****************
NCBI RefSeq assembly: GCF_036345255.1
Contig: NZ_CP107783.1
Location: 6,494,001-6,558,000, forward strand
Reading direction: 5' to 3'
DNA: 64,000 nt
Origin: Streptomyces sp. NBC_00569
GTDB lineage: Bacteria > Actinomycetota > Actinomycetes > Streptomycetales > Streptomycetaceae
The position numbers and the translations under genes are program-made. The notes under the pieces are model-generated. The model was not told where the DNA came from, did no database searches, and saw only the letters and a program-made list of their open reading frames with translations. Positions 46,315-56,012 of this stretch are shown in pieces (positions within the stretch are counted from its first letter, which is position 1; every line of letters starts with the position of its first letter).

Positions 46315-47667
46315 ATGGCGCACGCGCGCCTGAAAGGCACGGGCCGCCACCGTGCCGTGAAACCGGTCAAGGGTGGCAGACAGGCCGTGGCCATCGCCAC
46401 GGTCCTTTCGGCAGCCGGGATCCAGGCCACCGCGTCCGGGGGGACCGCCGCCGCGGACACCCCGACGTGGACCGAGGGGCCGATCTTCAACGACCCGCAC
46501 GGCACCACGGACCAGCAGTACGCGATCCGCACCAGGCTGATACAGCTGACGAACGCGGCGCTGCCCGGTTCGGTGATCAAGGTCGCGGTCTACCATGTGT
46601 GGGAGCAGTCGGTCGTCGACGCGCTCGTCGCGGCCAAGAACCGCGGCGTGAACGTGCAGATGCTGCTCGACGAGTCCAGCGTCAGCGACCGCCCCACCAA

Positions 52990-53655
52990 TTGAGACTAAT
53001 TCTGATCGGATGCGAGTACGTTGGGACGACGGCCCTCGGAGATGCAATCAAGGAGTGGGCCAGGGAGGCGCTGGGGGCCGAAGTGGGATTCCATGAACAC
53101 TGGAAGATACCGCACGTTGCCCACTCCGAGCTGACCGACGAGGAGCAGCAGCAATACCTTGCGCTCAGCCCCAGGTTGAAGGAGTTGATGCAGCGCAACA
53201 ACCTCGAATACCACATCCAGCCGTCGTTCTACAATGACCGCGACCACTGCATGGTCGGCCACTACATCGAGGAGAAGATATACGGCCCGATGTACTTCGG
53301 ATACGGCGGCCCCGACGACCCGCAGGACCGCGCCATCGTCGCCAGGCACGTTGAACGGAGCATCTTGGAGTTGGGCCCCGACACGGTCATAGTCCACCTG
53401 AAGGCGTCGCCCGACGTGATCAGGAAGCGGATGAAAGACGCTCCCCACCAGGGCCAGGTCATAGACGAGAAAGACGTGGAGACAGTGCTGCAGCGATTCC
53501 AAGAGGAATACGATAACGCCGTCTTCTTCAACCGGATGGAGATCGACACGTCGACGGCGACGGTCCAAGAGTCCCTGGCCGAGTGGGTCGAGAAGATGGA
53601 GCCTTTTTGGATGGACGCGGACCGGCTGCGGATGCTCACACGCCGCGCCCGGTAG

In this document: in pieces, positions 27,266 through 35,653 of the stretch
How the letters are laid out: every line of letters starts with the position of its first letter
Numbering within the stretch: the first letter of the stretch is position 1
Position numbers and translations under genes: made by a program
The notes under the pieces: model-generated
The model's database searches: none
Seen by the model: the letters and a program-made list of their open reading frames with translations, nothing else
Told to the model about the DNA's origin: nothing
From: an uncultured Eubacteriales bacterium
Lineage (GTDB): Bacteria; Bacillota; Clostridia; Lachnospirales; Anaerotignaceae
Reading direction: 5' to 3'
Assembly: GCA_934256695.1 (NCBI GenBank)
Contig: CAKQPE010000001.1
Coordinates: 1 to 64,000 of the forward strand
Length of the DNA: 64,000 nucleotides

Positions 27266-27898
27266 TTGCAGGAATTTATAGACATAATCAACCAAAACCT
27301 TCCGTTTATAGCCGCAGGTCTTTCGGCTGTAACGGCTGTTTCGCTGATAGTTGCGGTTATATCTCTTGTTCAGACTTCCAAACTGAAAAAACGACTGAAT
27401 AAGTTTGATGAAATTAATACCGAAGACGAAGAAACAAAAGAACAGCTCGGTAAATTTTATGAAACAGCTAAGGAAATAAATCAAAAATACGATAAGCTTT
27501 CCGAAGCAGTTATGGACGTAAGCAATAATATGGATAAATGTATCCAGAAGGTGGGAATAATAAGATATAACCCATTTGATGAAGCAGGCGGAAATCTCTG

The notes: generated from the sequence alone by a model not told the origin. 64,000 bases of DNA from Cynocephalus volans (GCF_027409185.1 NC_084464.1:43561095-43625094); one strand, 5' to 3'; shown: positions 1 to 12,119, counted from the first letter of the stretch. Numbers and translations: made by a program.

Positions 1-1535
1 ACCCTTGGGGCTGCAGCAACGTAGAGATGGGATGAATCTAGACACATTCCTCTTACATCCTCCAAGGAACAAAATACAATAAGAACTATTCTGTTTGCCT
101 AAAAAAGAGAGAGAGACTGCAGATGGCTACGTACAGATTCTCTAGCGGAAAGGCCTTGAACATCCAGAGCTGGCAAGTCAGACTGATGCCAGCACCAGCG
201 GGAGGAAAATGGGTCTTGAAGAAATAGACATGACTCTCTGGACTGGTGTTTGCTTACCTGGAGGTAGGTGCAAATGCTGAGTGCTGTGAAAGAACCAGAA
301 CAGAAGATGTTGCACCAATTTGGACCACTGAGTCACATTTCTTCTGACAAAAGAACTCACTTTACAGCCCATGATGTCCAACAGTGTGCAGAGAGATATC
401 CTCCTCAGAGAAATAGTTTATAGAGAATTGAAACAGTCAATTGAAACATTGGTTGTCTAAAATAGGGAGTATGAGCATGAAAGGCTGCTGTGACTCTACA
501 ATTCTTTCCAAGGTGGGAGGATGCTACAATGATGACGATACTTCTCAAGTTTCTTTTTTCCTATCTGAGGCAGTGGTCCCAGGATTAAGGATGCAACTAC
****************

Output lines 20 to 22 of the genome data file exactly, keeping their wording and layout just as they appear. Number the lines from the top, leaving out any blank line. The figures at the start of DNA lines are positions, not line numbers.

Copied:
53401 AAGGCGTCGCCCGACGTGATCAGGAAGCGGATGAAAGACGCTCCCCACCAGGGCCAGGTCATAGACGAGAAAGACGTGGAGACAGTGCTGCAGCGATTCC
53501 AAGAGGAATACGATAACGCCGTCTTCTTCAACCGGATGGAGATCGACACGTCGACGGCGACGGTCCAAGAGTCCCTGGCCGAGTGGGTCGAGAAGATGGA
53601 GCCTTTTTGGATGGACGCGGACCGGCTGCGGATGCTCACACGCCGCGCCCGGTAG